Journal back to the dreamtime

October 1, My little family collect me from the airport. I come home to a house that smells like baking and incense and home.

Journal back to the dreamtime

Social determinants of health It takes humility to walk along the path towards better Aboriginal health Marni and her two cousins crowded together on our couch watching the Saturday footy. Like many of the Aboriginal children who regularly visited us, they laughed and chatted and found fun in almost everything.

We were all still damp after a cooling swim at the nearby waterhole, and were about to tuck into a freshly baked cake from our oven. It seemed there could be nothing better. But 8-year-old Marni was unusually breathless.

In fact, she was wheezing and gasping for air. With a stethoscope we could hear the crackles of pulmonary oedema. A few months earlier she had spent several weeks in hospital, and there had been talk that she might need valve replacement surgery. She narrowly avoided it then.

Now her cardiac failure had worsened again. Marni has rheumatic heart disease — a disease of poverty and overcrowding. We had never seen a case before we went to work in Yambarr. As doctors, we had sought the challenges of working in a remote Aboriginal community.

Admittedly, we also found some romantic appeal in the mythical and timeless aspects of Aboriginal culture, which are said to embrace the earth, Journal back to the dreamtime creatures and the spirit world in what is often referred to as The Dreamtime.

Talk:Dreamtime - Wikipedia

Inevitably, however, we found real people living lives of hardship. More than finding The Dreamtime, we were awakened to some stark realities about health in remote communities. Yambarr Aboriginal community Yambarr is hundreds of kilometres from the nearest city.

Journal back to the dreamtime

Closer up, a permanent waterhole can be seen, flanked by scattered houses, a school, a store and a police station, and the ramshackle old clinic.

The doors and windows are barred, and ageing plywood inserts take the place of occasional missing panes. Standing outside, hearing only the rattle of straining air conditioners, it seems a long way from modern specialised medical centres.

Inside, however, activity thrives in the relative coolness. Patients, families, and staff mill among the five consulting rooms, the drug dispensary and the emergency room.

Lining the corridor are posters of Aboriginal athletes and footballers bringing health messages. This clinic has three nurses and six Aboriginal health workers — men and women who work as clinicians, interpreters and cultural aids for transient non-Aboriginals like us.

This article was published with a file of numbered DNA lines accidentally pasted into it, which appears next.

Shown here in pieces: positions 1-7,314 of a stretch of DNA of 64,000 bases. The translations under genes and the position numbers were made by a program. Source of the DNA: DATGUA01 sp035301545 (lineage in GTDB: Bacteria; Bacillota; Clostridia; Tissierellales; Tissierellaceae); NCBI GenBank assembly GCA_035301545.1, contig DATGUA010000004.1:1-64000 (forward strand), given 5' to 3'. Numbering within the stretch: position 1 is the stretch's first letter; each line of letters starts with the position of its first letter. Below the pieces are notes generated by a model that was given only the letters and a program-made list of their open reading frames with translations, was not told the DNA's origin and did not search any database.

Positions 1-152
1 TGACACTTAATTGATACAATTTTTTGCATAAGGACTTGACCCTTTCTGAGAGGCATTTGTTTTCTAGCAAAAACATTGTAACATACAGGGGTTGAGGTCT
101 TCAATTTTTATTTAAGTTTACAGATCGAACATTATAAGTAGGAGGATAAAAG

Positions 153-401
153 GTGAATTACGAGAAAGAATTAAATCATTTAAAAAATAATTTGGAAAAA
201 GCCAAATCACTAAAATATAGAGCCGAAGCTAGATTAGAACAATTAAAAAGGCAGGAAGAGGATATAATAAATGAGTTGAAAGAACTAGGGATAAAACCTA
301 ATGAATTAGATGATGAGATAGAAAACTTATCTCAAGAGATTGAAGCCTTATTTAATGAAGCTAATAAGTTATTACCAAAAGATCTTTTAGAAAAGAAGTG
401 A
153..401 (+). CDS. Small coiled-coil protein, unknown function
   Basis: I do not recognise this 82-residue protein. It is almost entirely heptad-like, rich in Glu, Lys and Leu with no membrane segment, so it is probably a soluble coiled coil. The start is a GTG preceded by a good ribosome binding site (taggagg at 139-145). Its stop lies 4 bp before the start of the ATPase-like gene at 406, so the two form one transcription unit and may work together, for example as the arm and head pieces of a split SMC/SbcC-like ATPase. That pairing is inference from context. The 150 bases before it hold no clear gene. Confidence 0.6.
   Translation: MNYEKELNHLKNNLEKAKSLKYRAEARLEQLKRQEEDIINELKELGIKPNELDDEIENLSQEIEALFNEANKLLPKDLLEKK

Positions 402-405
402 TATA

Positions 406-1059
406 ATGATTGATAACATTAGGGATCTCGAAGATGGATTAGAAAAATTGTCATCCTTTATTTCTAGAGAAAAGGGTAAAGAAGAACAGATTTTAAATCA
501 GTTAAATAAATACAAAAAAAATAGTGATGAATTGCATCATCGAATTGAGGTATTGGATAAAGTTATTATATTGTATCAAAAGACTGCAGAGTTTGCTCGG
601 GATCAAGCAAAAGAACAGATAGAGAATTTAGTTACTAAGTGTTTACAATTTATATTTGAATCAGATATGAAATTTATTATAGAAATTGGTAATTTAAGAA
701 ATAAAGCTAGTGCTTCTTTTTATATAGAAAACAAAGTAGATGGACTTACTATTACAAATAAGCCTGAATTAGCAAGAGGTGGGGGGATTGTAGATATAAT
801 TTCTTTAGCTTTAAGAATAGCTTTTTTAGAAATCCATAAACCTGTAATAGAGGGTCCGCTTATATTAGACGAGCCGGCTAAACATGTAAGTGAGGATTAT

Nevertheless, white traders, missionaries and developers have left no corner untouched. Indigenous communities today are melting pots of traditional and modern ways. Coca-Cola and ice-cream go well with a meal of fresh kangaroo. Faded jeans, Nike shoes and stereos are just part of the scene at tribal dances and cultural ceremonies.

Children like Marni seem to embrace both their traditional and modern worlds with an ease and simplicity that only children know. But the postcard pictures of painted faces, spears and boomerangs conceal some unspeakable suffering. Rates of chronic disease and substance abuse are increasing. On nearly every social, economic and health indicator Aboriginal people are much worse off.

The human faces of disadvantage Living in Yambarr we saw these statistics in the faces of our friends, neighbours and even the clinic staff themselves. Within months of our arrival, two important Aboriginal men in the community had myocardial infarctions.

One was a health worker and the other a community councillor. Both were still in their 20s. Never had we seen AMIs at such a young age.

The first, Elijah, died only minutes after he had been laughing with us in the tearoom during a busy morning clinic. Then he was on the floor, his lifeless eyes staring at us, surrounded by monitors, tubes and wailing patients.

We had no defibrillator, and he died amidst our helplessness. Only weeks later Bill collapsed during a football match and his team-mates carried him in, his black face pale with fear. Bill had been our chaperone when we arrived in the community, ensuring that we were welcome and safe, involving us in community activities and including us into his family.

Such inexplicable events occurred with tragic frequency. The statistics dissolved into the faces of people we knew — at work, in the street, down at the shop, hanging around the playground.My trip to the Kimberley has rekindled my interest in looking at what might be the case in with respect to our Aboriginal people.

I’m using the ‘A’ word rather than ‘indigenous’, for two reasons. JSTOR is part of ITHAKA, a not-for-profit organization helping the academic community use digital technologies to preserve the scholarly record and to advance research and teaching in sustainable ways.

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Entries; by Date DreamTime, and I met you south of Timothy Lake on our "reverse- direction" hike back to Olallie. Congratulations on a great hike so far. You sure seemed to be in good shape after nearly miles. We enjoyed meeting you .

Since the Dreamtime. and his colleagues from the Australian National University appeared in the journal PNAS in , Australia seesaws back and forth with the seasons.

mission statement: international association for the study of dreams is a non-profit, international, multidisciplinary organization dedicated to the pure and applied investigation of dreams and dreaming.

Journal: Dreaming | International Association for the Study of Dreams